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CERN nuclear research centre says optimistic about Russia becoming associate member

March 17, 2015, 4:28 UTC+3 GENEVA
Russia formally applied for membership in 2012
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GENEVA, March 17. /TASS/. Europe's nuclear research organization CERN still hopes to see Russia among its associate members.

CERN spokesman James Gillies told TASS political tensions in the world had no impact on cooperation among scientists.

"Cooperation between Russia and CERN has a very long history. The first official agreement on cooperation between CERN and the Soviet Union was signed in 1967," Gillies said, adding that "it was quite natural to work with Soviet researchers during the Cold War."

"When the negotiations aimed at limiting strategic arms started in Geneva in the 1970s, CERN was the actual site of their beginning," he said. "It was here that the first Soviet-American dinner on neutral territory took place."

"The Soviet Union delivered tonnes of equipment to CERN. There was a French school in Dubna [Moscow region] for children of our employees, who worked there for a long time," Gillies said, noting that "whatever the politics may be, it is the right step to give scientists the opportunity to work together to achieve high results".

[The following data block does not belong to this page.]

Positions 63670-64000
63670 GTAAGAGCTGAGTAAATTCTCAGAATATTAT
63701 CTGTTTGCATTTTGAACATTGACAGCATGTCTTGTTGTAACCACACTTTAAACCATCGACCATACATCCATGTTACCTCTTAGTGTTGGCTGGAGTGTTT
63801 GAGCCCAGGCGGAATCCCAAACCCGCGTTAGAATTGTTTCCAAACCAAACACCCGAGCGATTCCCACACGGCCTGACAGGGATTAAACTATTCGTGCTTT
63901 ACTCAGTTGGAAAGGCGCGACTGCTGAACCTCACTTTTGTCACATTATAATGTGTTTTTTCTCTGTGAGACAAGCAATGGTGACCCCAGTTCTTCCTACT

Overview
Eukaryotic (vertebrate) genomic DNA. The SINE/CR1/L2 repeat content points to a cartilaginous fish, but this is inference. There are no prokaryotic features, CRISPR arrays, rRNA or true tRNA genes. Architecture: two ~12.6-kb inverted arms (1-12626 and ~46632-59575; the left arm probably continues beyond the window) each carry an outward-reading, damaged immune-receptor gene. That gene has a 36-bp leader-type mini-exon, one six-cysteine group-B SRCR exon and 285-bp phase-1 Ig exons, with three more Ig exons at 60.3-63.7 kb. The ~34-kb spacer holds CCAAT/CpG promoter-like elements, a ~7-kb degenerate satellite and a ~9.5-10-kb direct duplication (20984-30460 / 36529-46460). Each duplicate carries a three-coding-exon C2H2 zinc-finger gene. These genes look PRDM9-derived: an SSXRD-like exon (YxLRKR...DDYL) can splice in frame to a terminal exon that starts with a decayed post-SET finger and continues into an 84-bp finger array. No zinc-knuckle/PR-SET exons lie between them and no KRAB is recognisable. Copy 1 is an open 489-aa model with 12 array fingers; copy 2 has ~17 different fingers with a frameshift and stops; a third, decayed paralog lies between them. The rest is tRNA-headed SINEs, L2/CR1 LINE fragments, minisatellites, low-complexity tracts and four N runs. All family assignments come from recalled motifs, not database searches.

Russia was now in the process of acquiring associate member status, he said, adding that CERN looked to the future with optimism.

Currently an observer state, Russia formally applied for membership in 2012. As an associate member, the country will be entitled to participate in bids for CERN contracts in the high-technology industry and send its employees to work in the organization. Associate membership will also allow Russia to considerably expand Russian scientists’ presence and role in CERN projects and experiments, including the Large Hadron Collider project.

Founded in 1954 by 12 European countries with the aim of restoring the continent's role in physics research after World War Two, CERN - the European Organization for Nuclear Research near Geneva - currently has 21 members.

Five non-European nations are CERN observer members - India, Japan, Russia, Turkey and the United States - as well as the European Commission and the U.N. educational, scientific and cultural organization UNESCO.

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